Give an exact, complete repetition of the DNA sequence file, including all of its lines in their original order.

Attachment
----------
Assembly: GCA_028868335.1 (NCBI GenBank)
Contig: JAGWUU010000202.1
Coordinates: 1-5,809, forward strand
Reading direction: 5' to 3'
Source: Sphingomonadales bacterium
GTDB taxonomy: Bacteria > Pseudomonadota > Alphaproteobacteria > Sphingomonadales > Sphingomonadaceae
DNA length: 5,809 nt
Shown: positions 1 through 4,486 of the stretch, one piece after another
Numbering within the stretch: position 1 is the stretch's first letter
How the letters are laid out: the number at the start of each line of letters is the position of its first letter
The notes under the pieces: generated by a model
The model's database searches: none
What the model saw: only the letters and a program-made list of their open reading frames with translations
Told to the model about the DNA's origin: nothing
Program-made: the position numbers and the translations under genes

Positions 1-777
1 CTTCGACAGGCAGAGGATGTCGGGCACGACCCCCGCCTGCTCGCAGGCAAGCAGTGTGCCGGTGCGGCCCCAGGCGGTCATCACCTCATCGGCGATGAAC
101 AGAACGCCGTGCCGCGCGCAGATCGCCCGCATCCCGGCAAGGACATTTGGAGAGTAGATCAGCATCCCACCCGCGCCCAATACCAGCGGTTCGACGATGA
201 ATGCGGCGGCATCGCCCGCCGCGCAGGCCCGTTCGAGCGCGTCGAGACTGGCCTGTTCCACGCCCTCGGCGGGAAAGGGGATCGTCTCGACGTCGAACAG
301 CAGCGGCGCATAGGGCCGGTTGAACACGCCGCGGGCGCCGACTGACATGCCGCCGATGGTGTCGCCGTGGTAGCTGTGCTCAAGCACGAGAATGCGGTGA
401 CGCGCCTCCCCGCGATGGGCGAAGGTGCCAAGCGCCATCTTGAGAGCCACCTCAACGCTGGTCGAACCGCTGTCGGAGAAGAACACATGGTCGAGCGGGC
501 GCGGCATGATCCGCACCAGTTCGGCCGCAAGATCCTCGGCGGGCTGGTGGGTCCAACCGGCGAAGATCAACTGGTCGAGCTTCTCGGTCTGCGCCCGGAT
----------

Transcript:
Assembly: GCA_028868335.1 (NCBI GenBank)
Contig: JAGWUU010000202.1
Coordinates: 1-5,809, forward strand
Reading direction: 5' to 3'
Source: Sphingomonadales bacterium
GTDB taxonomy: Bacteria > Pseudomonadota > Alphaproteobacteria > Sphingomonadales > Sphingomonadaceae
DNA length: 5,809 nt
Shown: positions 1 through 4,486 of the stretch, one piece after another
Numbering within the stretch: position 1 is the stretch's first letter
How the letters are laid out: the number at the start of each line of letters is the position of its first letter
The notes under the pieces: generated by a model
The model's database searches: none
What the model saw: only the letters and a program-made list of their open reading frames with translations
Told to the model about the DNA's origin: nothing
Program-made: the position numbers and the translations under genes

Positions 1-777
1 CTTCGACAGGCAGAGGATGTCGGGCACGACCCCCGCCTGCTCGCAGGCAAGCAGTGTGCCGGTGCGGCCCCAGGCGGTCATCACCTCATCGGCGATGAAC
101 AGAACGCCGTGCCGCGCGCAGATCGCCCGCATCCCGGCAAGGACATTTGGAGAGTAGATCAGCATCCCACCCGCGCCCAATACCAGCGGTTCGACGATGA
201 ATGCGGCGGCATCGCCCGCCGCGCAGGCCCGTTCGAGCGCGTCGAGACTGGCCTGTTCCACGCCCTCGGCGGGAAAGGGGATCGTCTCGACGTCGAACAG
301 CAGCGGCGCATAGGGCCGGTTGAACACGCCGCGGGCGCCGACTGACATGCCGCCGATGGTGTCGCCGTGGTAGCTGTGCTCAAGCACGAGAATGCGGTGA
401 CGCGCCTCCCCGCGATGGGCGAAGGTGCCAAGCGCCATCTTGAGAGCCACCTCAACGCTGGTCGAACCGCTGTCGGAGAAGAACACATGGTCGAGCGGGC
501 GCGGCATGATCCGCACCAGTTCGGCCGCAAGATCCTCGGCGGGCTGGTGGGTCCAACCGGCGAAGATCAACTGGTCGAGCTTCTCGGTCTGCGCCCGGAT